—Professor Udo Lindemann from the Institute of Product Development at TUM

The projects find their theoretical counterparts in the Collaborative Research Center (SFB) 768, Managing Cycles in Innovation Processes, funded by the German Research Foundation (DFG). This aims to bundle competencies from computer science, engineering, economics, and the social sciences in order to look into challenges at the interfaces of innovation processes along with partners from industry. The goal of this research is to use an interdisciplinary perspective to develop industry-relevant solutions in dealing with dynamic changes in company environments, as well as in company internal process landscapes.

Another aspect of the research conducted within SFB 768 is a student project to develop an electrically driven go-cart. In order to experience the manifold challenges of innovation management first-hand, the students started with a standard base structure and went through the entire development process for all subsystems of the vehicle. The results of the LEIKO project are also integrated into the student project—the entire high-voltage on-board system is implemented in aluminum.

The results are to be incorporated in the TUM electro vehicle MUTE, which will be presented at the IAA 2011.

Resources

  • Langer, S.; Lindemann, U.: Managing Cycles in Development Processes - Analysis and Classification of External Context Factors, in 17th International Conference on Engineering Design, M. N. Bergendahl, M. Grimheden, and L. Leifer, Eds. Stanford University, California, USA: Design Society, 2009, pp. 1-539 - 1-550

February 7, 2011 in Power Electronics, Vehicle Systems | Permalink | Comments (9) | TrackBack (0)

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Comments

Gotta ask. What happens with copper-clad, square cross-section aluminum? What is the endurance of coils wound with Al?

Copperclad aluminium conductors work quite well, both for signals and power in electronics. It is now the time to start the use of sodium again in buried power cables to free up more copper and aluminium for above ground uses. Plastic insulations are now superior to all past insulation and preserve the sodium well.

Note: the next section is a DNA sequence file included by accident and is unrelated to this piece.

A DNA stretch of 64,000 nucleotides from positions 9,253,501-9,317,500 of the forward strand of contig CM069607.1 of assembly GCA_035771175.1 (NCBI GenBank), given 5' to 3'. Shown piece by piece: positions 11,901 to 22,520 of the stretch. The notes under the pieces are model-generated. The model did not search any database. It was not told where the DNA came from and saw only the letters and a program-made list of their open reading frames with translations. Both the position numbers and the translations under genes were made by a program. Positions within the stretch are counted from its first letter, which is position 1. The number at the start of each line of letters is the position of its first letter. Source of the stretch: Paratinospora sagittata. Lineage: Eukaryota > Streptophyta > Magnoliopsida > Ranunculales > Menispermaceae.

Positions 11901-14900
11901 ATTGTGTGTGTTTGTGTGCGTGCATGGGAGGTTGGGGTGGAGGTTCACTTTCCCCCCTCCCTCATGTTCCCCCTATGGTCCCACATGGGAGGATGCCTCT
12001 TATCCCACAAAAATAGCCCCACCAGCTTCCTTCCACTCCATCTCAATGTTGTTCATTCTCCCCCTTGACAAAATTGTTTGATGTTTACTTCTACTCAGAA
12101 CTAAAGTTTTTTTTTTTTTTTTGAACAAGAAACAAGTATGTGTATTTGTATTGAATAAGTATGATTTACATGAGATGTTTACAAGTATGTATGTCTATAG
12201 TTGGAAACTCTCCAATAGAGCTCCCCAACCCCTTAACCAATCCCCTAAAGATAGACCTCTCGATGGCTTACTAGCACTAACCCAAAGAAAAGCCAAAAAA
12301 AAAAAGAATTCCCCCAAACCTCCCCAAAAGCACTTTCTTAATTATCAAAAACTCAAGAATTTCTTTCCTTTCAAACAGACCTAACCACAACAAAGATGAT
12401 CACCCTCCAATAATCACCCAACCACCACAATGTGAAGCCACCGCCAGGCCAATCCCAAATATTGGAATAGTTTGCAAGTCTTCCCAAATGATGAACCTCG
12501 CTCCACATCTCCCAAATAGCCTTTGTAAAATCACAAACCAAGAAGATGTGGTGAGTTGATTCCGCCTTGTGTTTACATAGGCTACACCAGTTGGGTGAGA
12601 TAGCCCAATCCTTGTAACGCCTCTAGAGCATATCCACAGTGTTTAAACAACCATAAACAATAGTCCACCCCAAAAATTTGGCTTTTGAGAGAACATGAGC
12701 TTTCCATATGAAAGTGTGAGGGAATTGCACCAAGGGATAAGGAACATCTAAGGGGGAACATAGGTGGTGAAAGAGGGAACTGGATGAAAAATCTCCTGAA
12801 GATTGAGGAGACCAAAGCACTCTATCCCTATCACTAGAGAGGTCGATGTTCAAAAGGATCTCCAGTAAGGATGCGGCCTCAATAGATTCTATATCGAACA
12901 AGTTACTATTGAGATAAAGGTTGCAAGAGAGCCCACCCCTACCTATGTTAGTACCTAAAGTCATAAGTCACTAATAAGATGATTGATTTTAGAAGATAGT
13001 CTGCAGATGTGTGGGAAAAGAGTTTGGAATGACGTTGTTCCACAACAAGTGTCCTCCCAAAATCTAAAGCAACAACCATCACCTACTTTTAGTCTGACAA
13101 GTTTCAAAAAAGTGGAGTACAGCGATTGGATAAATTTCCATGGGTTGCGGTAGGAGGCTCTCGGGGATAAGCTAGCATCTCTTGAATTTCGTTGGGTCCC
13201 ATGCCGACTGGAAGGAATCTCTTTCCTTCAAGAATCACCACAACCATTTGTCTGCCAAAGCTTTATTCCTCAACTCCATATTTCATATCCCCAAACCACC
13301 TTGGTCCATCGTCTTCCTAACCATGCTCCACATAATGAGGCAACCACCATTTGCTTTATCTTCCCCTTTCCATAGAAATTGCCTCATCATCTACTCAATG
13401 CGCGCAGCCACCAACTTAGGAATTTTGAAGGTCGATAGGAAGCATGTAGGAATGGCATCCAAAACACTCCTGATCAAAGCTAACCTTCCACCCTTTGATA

Copper has advantages in motors and transformers. ..HG..

Aluminum was tried for residential wiring in the 1970s. It turned out to be a disaster. Lots of fires due to high resistance joints.

How many kg of copper are there in a normal car?

HG, Sodium, really??? No matter what the metallic sodium is clad in, that would be a really bad idea. A home mechanic just clipping a wire could be disastrous, maybe not immediately, but a little bit later when there is enough moisture, then you have a fire, then a bigger fire. I can see sodium in a nuclear reactor where at least the people operating it have some sense, but in the car or a home, hardly.

A very special aluminium alloy is required to replace copper but is it not impossible to do.

Coke Machine: I believe Harvey is suggesting sodium for high-voltage utility power lines, not anything in or to the home.

Whatever handling problems sodium presents, it is never going to be scarce on this planet.

EP, True, but wherever it is used I would prefer there be a lot of smart people around, not the everyday person who is going to dig up the line accidentally with a backhoe. Why even bother with Sodium despite it's abundance, as aluminium, which is almost as abundant is more conductive, and a lot less reactive.

Having seen what happens when an aluminum cable gets a hole in the insulation and corrodes through, a sodium-filled tube might be easier to manage. You can refill the sodium if you get minor leakage, so the MTBF may well be higher. That also allows service to be scheduled, rather than having to be performed upon failure.

You do have issues with backhoes, but a poly or teflon jacket with Kevlar reinforcement isn't going to be significantly more vulnerable than aluminum and the electrical pyrotechnics involved in breaking a HV line will not be exacerbated too much by a bit of sodium.